, March 20, 2003
Noon - 1 pm
Hamerschlag Hall D-210
Carnegie Mellon University
Metadata Efficiency in Versioning File Systems
Versioning file systems retain earlier versions of modified files, allowing
recovery from user mistakes or system corruption. Unfortunately, conventional
versioning systems do not efficiently record large numbers of versions.
In particular, versioned metadata can consume as much space as versioned
data. This talk examines two space-efficient metadata structures for versioning
file systems and describes their integration into the Comprehensive Versioning
File System (CVFS), which keeps all versions of all files. Experiments
with CVFS verify that its current version performance is similar to that
of non-versioning file systems while reducing overall space needed for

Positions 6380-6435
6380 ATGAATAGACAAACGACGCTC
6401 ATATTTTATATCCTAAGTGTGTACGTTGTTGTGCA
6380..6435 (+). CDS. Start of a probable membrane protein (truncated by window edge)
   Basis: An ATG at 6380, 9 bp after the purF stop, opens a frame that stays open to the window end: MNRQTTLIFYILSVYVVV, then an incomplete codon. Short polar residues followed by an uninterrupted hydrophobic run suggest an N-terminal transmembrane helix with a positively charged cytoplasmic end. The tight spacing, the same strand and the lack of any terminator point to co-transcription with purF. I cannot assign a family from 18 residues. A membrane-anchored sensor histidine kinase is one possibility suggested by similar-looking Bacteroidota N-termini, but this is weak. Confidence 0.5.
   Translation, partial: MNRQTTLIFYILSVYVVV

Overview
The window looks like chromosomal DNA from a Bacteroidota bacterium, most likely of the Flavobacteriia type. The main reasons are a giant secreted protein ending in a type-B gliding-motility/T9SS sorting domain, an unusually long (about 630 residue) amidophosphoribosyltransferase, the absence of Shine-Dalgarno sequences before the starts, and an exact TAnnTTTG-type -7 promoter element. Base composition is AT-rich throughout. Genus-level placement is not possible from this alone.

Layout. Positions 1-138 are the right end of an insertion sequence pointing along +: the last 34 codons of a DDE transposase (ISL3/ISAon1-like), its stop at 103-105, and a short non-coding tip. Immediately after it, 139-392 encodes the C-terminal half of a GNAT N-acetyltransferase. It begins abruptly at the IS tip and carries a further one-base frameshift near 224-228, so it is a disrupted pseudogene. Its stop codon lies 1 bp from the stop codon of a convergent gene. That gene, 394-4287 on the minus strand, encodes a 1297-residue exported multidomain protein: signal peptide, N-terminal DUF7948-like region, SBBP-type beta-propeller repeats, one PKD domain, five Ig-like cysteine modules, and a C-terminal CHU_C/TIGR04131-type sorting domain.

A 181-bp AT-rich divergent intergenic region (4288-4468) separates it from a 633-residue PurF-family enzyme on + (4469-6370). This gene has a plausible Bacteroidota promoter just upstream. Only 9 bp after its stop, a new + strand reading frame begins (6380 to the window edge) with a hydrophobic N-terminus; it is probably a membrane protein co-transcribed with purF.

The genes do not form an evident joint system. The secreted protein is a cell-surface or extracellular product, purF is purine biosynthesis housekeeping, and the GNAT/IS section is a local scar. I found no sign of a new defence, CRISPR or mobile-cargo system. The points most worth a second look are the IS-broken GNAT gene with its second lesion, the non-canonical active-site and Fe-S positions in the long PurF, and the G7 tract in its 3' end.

history data by a factor of two. Although access to historical versions
is slower than conventional versioning systems, checkpointing is shown
to mitigate and bound this effect.
Craig Soules is a 3rd year graduate student in Computer Science who has
been working on versioning file systems off and on for over 2 years. He
hopes that after the completion of this talk he will be able to leave
all that in the past and work on completing a thesis proposal. This talk
is both a practice talk for an upcoming FAST presentation and (hopefully)
fulfillment of his speaking requirement.